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Year in Review:
Students learn about innovation & business in Tech Valley   

07.03.12

 

Editors note: This is the first in a series of articles highlighting the 2011-12 school year.

 

Exploding balloonEverything from a super-heated balloon exploding to flow charts were used by business and innovation leaders from across the Tech Valley as they showcased their products and businesses to inquisitive students in October.

Representatives of eight businesses detailed what their companies do and why during the October 5 Tech Valley High School Exposium - an event that is designed to expose students to opportunities in the Tech Valley so they can learn about cool things happening in local businesses.

"Our goal is to inspire students to pursue careers in our region," said Denise Zieske, business partnership coordinator at Tech Valley High School. "By all accounts, we were successful today with this large variety of presenters and topics discussed."

In a presentation by Robert Hirsch, of H2Pump, students were shown the impact of heating a hydrogen-filled balloon as Lewis explained how difficult it is to contain particles and gasses. In another presentation, students learned how the use of crystals can alter
Explaining planesthe view of objects. And in yet another presentation, students learned how the media is evolving thanks to the exploding popularity of online and social websites.

Throughout the event, Tech Valley High School students moved from classroom to classroom for 20-minute sessions on topics they chose to learn more about.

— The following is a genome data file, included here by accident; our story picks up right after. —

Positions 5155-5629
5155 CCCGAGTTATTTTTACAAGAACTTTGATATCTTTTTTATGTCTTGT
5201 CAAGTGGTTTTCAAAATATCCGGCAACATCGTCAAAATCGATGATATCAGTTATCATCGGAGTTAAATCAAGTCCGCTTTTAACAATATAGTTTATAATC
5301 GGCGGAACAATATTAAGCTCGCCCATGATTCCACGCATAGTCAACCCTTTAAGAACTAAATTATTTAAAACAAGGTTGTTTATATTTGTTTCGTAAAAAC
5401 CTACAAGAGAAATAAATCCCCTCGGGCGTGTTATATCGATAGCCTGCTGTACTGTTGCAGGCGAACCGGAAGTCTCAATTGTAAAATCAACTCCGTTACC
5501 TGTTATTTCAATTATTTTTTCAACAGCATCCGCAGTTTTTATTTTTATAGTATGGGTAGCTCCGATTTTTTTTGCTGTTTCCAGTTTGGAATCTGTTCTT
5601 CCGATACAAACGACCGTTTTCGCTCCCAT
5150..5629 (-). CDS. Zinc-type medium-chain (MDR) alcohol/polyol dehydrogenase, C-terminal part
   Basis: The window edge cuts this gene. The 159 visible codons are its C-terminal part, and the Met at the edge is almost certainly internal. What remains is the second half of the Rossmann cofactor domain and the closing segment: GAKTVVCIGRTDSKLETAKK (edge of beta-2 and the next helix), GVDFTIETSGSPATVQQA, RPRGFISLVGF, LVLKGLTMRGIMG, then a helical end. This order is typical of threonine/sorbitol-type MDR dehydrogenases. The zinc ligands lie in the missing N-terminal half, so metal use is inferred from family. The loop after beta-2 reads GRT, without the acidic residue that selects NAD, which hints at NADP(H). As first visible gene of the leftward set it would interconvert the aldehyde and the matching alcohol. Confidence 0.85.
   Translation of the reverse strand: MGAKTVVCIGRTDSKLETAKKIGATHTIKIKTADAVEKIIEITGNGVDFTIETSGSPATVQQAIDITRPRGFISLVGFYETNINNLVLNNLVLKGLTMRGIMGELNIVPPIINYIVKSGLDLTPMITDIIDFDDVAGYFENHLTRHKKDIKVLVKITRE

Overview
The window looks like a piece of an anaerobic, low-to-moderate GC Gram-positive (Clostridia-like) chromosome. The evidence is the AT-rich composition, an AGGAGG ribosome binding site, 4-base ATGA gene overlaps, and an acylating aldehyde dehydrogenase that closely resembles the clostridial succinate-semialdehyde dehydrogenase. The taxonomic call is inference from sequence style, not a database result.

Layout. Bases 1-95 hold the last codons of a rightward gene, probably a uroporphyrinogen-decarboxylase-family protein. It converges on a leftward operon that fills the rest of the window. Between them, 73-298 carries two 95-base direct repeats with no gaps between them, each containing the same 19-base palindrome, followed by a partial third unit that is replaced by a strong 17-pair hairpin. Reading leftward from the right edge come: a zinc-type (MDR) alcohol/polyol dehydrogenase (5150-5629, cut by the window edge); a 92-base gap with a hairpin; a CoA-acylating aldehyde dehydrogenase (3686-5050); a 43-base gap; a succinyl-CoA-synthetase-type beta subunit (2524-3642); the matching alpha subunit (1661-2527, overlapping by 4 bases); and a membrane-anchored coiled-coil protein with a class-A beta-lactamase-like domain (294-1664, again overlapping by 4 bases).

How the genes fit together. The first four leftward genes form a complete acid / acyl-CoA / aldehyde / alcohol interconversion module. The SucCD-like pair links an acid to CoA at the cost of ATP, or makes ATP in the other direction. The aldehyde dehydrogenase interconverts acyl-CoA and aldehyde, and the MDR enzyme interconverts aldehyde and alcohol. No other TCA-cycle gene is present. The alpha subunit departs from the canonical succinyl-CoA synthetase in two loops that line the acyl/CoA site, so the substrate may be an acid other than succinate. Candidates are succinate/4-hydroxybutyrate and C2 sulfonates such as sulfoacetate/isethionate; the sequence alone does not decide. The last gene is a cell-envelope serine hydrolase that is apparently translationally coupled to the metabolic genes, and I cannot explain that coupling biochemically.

"It was really cool," said one freshmen. "The discussion by Mr. Hirsch was very interesting."

Renee Nichols, of Solid Sealing Technology, said the exposure to the opportunities that await the students is an important aspect of the students' education.

"It's really important for high school students to be exposed to the opportunities that await them based on what they are doing here at school," she said. "The students here (at Tech Valley High School) have great skill sets and different interests and likes that those interests can be applied in and it is a great opportunity for them to learn just what awaits them."

Those taking part in the Exposium were Lewis, of H2Pump, Nichols, of Solid Seal Technology, Michael DiAcetis and Kathy Seymour, of National Grid, Michael Hendricks and Robin Cooper, of the Albany Business Review, Dennis O'Leary, of Micro-Optical Methods, Marie Schnitzer, of AWS Truepower, Phil Spoor, of Chart Industries, and Sarah Halliday, of M&T Bank.

"Our students today were exposed to some of the premiere businesses in the Tech Valley," said TVHS Principal Dan Liebert. "This interaction provides them with a better understanding of all that awaits them in the future and allows them to have a better understanding of how what they are learning at Tech Valley is used in the business world."Studentys look through a filter

 In the top photo, Robert Hirsch, of H2Pump, demonstrates what can happen when a hydrogen-filled balloon is overheated. He was not hurt in the demonstration, though Hirsch said he did lose some hairs.

 In the second photo, Marie Schnitzer, of AWS Truepower, discusses the design of an airplane.

In the third photo, freshman Leah Clifford, of Ichabod Crane, peers through a lens to see the impact of a filter, that is being applied by Jesse Fawcett, of Green Island. Looking on is Dennis O'Leary, of Micro-Optical Methods.